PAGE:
Saturday morning, my family and I went to the Soda Shoppe in downtown Laconia for breakfast. This is tradition for us almost every Saturday morning, but today, someone else paid our tab. When we asked for our check, our waitress told us that a customer had already paid for it in effort to "pay it forward". We were so touched by it that we asked her if we could do the same thing for another diner. She said that the person had already paid everyone's tab.

This was truly heartwarming and generous. This act of kindness has stayed on mind and effected the way that I am looking at the world today.

Thank you.

Jill Trimble


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At least we have more freedoms that rest of world, & can practice them

To The Daily Sun,
ISIL was a JV team that became more of a threat over time. Maybe one of the reasons Obama tried not to make such an issue was more to keep the country calm and under control. Fox News will do it's part to get everyone riled up along with the fear mongering letter writers to our local newspapers. Of course they will also blame it all on Obama and the Democratic Party with calls for John McCain et all to lead the charge of the troops to the Middle East. As usual, the GOP is making more of an issue of Obama not going to France than the French are. We are closer to the French now than ever before, so to the GOP and the local letter writer backers, get over it and move on to your next manufactured problem.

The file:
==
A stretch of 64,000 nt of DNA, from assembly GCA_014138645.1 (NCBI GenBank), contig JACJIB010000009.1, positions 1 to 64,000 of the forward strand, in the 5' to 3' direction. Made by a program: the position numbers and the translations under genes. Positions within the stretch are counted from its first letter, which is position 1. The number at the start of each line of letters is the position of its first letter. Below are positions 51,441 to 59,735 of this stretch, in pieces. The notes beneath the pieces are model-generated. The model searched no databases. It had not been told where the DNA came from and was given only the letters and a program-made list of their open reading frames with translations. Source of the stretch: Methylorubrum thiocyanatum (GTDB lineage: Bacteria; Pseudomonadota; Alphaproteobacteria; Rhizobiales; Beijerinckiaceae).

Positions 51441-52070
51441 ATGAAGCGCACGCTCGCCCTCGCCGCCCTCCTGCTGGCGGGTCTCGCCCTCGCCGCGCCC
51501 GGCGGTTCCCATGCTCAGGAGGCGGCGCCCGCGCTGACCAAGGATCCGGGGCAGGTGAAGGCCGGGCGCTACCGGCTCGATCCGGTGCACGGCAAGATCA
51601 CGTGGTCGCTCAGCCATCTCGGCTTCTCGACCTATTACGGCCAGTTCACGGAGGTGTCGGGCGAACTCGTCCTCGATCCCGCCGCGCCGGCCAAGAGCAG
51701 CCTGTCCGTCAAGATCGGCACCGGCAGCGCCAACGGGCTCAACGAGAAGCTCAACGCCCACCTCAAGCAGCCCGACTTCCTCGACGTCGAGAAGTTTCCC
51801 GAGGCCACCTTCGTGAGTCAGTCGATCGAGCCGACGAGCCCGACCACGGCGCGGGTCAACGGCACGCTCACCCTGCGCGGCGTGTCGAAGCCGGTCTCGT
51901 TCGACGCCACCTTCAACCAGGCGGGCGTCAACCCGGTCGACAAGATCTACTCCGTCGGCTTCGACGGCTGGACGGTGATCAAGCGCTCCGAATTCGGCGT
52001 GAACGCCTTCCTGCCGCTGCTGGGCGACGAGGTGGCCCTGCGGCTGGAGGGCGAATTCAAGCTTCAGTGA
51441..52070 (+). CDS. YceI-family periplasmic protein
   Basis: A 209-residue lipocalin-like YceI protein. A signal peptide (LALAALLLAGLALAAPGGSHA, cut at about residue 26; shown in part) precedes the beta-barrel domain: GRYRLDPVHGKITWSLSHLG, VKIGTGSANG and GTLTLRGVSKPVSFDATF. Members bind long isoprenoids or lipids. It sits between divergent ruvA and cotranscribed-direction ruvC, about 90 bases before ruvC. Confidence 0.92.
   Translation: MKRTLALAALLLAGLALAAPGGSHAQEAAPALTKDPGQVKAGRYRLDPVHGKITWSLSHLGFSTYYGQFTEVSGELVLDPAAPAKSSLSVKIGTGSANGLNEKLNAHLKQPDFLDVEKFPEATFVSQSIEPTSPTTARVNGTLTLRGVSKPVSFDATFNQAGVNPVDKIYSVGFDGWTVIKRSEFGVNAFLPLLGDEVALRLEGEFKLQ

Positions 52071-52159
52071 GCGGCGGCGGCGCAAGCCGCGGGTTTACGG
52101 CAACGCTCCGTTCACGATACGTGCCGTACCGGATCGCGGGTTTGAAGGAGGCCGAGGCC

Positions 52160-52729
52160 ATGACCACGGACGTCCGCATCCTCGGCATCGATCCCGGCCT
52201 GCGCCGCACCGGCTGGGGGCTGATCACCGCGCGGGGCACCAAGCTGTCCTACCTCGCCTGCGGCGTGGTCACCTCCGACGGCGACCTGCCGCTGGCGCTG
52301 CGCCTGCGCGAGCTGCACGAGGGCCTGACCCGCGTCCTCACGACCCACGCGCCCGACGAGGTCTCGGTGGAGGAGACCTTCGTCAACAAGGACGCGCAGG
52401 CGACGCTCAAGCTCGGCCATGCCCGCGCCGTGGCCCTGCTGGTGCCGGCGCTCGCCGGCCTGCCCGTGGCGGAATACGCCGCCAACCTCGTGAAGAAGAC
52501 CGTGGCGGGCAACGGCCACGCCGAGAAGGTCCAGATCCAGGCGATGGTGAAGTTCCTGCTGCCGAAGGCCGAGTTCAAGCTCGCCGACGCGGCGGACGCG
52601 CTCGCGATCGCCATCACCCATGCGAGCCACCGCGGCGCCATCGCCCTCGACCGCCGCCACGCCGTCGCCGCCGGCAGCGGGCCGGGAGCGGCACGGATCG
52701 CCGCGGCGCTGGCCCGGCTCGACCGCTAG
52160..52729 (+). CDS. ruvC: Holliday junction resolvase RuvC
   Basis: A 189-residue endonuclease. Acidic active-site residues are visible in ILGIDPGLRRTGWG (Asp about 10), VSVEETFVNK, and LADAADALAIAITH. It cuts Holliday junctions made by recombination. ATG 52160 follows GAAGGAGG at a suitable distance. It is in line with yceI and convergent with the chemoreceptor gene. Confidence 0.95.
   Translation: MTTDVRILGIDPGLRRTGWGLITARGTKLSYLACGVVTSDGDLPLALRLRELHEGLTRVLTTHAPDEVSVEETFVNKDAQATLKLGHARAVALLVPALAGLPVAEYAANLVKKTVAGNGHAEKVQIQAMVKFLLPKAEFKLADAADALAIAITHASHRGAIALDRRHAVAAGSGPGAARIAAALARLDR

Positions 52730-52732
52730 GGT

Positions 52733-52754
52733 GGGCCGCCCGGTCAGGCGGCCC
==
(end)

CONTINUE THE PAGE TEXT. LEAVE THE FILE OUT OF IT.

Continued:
Most of the letter writers seem to have nothing better to do than write a letter a day for publication. Take Linda Riley, who I noticed had three letters published this week. One was a complaint of not being able to find a job and blaming it on Maggie Hassen. Linda I think your problem is in the mirror looking back at ya. However, I do agree with your letter today, Thursday, about spending money we don't have. But I also do believe in investing in our country and some spending should happen. Like raising wages which would allow many people to stop depending on government handouts.